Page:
Grace Through the Blue, Part 3: Rollercoaster

Being a first born, I was always skeptical of the idea that second (or subsequent) children get shafted in certain respects. But, try as I might, there was nothing I could do to stop this stereotype as a parent. Number two is just not the same! One way I have noticed this is in my journals. My big boy has pages and pages of entries - documentations of milestones along with daily reflections. Baby girl on the other hand has about half of a journal from the course of her first year. Oops!

Reading through my thoughts from when my big boy was first born, I see an interesting pattern develop. One day I’ll write about how hard the day was, give myself encouragement for the next day, and come up with some sort of resolution. But the next day I comment on how great everything was and how we must be reaching a turning point.

August 5, 2013 - We’ve been having a pretty rough week and today fit the mold… Sometimes I just miss my happy little baby and I have a hard time seeing how I can keep going.

August 6, 2013 - It’s so amazing how different one day can be from the next. We had an awesome day today! It was the first day in a long time I haven’t cried!

August 7, 2013 - The month has definitely flown by in some respects. But days like today make it feel like it’s also dragging. It was another rough one so yesterday must have just been the eye of the storm.

And this goes on for pages and pages - couple of bad days here, good day there, seeing a light at the end of the tunnel, finding that light blocked. Even though I don’t have it documented, the same was true from the first months of baby girl’s life. I knew I was struggling and I recognized there was an issue, but then these good days would come which would prevent me from taking more action. There must not be anything wrong with me if I’m not feeling bad all the time, right?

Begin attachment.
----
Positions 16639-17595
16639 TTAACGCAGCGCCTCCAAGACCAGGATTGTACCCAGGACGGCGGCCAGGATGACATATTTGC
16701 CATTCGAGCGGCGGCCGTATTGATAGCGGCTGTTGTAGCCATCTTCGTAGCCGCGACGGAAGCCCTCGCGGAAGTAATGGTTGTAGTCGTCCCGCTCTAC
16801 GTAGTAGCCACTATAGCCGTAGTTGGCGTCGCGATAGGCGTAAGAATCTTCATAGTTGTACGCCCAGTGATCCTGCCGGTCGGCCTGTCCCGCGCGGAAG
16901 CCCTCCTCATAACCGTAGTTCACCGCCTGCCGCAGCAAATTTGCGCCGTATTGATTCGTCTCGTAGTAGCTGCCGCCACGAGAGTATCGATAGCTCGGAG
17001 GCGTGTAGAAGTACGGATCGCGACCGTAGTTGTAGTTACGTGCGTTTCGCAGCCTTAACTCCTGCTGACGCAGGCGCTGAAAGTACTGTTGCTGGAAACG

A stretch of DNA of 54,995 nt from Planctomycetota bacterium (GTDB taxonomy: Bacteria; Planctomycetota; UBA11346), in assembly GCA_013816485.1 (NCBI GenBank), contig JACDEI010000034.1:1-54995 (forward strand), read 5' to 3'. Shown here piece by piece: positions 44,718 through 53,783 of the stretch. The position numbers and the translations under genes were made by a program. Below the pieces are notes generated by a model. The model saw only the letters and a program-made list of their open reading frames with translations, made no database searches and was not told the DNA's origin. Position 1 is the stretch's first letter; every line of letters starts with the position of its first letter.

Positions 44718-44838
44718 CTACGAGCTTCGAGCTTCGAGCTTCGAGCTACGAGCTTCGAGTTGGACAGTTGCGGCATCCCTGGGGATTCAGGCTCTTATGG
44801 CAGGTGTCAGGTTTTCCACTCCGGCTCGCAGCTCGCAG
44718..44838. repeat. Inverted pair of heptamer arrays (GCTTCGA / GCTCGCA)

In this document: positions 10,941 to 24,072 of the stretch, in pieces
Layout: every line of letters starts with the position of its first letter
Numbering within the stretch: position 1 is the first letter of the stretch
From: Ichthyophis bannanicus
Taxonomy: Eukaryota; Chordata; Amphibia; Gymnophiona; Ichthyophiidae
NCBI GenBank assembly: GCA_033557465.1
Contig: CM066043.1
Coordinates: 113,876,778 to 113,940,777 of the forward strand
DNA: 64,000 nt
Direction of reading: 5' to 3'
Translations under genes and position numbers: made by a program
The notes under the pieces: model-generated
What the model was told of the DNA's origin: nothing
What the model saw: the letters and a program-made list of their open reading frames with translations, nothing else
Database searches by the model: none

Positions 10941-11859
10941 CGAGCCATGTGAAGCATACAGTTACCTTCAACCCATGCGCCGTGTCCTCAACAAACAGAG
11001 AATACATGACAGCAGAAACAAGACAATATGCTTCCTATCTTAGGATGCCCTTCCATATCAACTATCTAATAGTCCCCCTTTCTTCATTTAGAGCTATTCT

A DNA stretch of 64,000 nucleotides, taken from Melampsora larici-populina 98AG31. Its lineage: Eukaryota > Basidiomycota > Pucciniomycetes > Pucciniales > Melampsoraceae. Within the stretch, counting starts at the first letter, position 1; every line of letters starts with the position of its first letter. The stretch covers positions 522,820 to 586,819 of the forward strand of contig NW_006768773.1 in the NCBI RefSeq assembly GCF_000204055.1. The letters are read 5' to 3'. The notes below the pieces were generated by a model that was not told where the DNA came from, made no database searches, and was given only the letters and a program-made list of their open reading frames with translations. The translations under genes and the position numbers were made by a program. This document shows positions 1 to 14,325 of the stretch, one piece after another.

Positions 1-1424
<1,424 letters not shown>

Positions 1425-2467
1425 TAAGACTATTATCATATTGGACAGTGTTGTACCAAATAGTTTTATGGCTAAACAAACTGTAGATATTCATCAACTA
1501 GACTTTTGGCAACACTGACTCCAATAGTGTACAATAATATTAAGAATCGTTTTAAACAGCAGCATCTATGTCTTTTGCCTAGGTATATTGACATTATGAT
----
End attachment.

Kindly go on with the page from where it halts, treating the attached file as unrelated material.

I brought this up to my doctor at my 6 week postpartum appointment. She completely understood but had a different perspective on the subject. “I see this happen frequently with women who come to me with signs of depression. They have good days and they have bad days, so when the good days come, they think they must be fine and decide not to pursue any treatment. But then they end up having years of these ups and downs rather than ever feeling healthy.” Her words captured exactly what I had been experiencing. Those good days were masking the fact that I still didn’t feel like myself, that there was still something going on with my mind and emotions. I still needed help.

This appointment was the turning point for me. I had reached out for help through counseling, which had been very helpful, but I was still not feeling completely well. I had been holding on to a hope that these good days would come and stay but that just wasn’t happening. I needed something more, even if that something was what I had been avoiding for 2 years.

To be continued...

Click here to read Part 2

Click here to read Part 4

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